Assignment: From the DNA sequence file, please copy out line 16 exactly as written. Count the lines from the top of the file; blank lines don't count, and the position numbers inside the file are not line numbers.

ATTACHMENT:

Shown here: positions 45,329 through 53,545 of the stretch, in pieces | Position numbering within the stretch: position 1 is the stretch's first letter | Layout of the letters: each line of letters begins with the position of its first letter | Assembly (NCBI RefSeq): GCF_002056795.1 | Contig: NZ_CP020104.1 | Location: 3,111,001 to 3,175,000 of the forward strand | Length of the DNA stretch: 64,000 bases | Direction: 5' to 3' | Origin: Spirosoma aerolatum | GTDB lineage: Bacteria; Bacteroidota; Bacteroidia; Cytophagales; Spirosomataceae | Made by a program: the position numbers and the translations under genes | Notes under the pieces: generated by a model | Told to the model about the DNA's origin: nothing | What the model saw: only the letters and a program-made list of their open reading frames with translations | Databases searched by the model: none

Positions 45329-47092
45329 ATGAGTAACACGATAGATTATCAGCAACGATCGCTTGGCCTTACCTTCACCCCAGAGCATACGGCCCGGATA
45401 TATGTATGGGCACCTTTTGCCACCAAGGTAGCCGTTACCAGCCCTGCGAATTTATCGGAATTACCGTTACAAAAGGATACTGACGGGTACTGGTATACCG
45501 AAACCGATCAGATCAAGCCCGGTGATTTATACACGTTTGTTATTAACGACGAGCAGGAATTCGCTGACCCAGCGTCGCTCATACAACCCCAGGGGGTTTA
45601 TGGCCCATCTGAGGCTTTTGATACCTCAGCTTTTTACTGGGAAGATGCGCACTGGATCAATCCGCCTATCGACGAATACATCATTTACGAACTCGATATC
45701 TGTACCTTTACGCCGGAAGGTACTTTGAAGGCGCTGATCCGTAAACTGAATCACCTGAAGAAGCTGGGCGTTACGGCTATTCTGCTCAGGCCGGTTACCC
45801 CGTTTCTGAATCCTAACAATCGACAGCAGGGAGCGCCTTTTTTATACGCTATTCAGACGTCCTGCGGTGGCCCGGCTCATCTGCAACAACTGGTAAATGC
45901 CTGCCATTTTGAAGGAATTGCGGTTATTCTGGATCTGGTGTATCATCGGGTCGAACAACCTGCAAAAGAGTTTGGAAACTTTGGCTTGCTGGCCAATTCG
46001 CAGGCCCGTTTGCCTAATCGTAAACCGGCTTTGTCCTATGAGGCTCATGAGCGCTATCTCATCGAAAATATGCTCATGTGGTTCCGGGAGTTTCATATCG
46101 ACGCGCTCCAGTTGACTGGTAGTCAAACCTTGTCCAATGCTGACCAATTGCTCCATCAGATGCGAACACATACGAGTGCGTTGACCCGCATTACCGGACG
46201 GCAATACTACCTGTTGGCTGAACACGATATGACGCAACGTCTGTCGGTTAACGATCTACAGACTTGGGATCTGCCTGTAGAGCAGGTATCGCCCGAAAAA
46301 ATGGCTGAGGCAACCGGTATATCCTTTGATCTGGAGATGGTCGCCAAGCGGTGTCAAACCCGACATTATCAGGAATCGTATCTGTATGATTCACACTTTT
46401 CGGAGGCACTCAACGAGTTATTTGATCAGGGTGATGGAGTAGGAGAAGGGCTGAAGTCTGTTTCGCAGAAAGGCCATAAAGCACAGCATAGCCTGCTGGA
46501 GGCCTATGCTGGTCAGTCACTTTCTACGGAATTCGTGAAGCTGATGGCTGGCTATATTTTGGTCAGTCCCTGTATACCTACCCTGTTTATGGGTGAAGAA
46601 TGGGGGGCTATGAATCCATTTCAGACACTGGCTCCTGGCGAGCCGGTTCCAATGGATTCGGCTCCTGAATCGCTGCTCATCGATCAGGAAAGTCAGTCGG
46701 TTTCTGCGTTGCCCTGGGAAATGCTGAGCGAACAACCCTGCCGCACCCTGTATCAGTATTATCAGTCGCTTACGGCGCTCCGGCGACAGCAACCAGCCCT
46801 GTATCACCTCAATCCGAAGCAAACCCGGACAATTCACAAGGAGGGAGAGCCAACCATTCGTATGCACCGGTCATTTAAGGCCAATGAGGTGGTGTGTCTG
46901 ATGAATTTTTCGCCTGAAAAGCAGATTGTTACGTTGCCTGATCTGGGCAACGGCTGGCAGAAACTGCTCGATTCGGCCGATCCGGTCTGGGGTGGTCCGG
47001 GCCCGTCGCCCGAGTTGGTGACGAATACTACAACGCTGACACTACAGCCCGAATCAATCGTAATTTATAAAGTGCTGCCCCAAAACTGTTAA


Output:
46601 TGGGGGGCTATGAATCCATTTCAGACACTGGCTCCTGGCGAGCCGGTTCCAATGGATTCGGCTCCTGAATCGCTGCTCATCGATCAGGAAAGTCAGTCGG